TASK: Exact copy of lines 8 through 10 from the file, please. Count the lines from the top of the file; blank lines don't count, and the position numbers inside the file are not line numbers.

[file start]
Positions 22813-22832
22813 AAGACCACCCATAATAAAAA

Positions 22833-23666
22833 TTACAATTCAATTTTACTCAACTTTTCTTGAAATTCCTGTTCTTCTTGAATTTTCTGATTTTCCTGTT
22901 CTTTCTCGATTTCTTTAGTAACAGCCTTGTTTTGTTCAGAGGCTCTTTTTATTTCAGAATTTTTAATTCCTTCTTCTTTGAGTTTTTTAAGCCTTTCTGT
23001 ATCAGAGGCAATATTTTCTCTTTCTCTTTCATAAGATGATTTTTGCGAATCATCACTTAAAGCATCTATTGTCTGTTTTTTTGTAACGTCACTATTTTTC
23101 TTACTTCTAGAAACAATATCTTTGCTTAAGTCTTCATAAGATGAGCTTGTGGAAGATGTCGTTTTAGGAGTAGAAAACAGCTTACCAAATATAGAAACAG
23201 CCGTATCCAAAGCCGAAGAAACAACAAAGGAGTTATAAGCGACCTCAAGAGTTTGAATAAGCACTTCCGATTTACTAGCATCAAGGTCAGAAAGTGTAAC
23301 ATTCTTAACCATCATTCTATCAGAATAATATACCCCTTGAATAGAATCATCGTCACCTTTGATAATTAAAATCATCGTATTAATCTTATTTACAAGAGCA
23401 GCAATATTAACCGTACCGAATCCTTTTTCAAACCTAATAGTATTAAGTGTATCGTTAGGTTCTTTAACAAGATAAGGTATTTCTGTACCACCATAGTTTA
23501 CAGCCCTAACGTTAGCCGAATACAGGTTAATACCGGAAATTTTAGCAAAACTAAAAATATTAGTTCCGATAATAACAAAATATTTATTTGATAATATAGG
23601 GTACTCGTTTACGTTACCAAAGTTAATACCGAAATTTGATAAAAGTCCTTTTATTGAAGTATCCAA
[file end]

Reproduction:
23201 CCGTATCCAAAGCCGAAGAAACAACAAAGGAGTTATAAGCGACCTCAAGAGTTTGAATAAGCACTTCCGATTTACTAGCATCAAGGTCAGAAAGTGTAAC
23301 ATTCTTAACCATCATTCTATCAGAATAATATACCCCTTGAATAGAATCATCGTCACCTTTGATAATTAAAATCATCGTATTAATCTTATTTACAAGAGCA
23401 GCAATATTAACCGTACCGAATCCTTTTTCAAACCTAATAGTATTAAGTGTATCGTTAGGTTCTTTAACAAGATAAGGTATTTCTGTACCACCATAGTTTA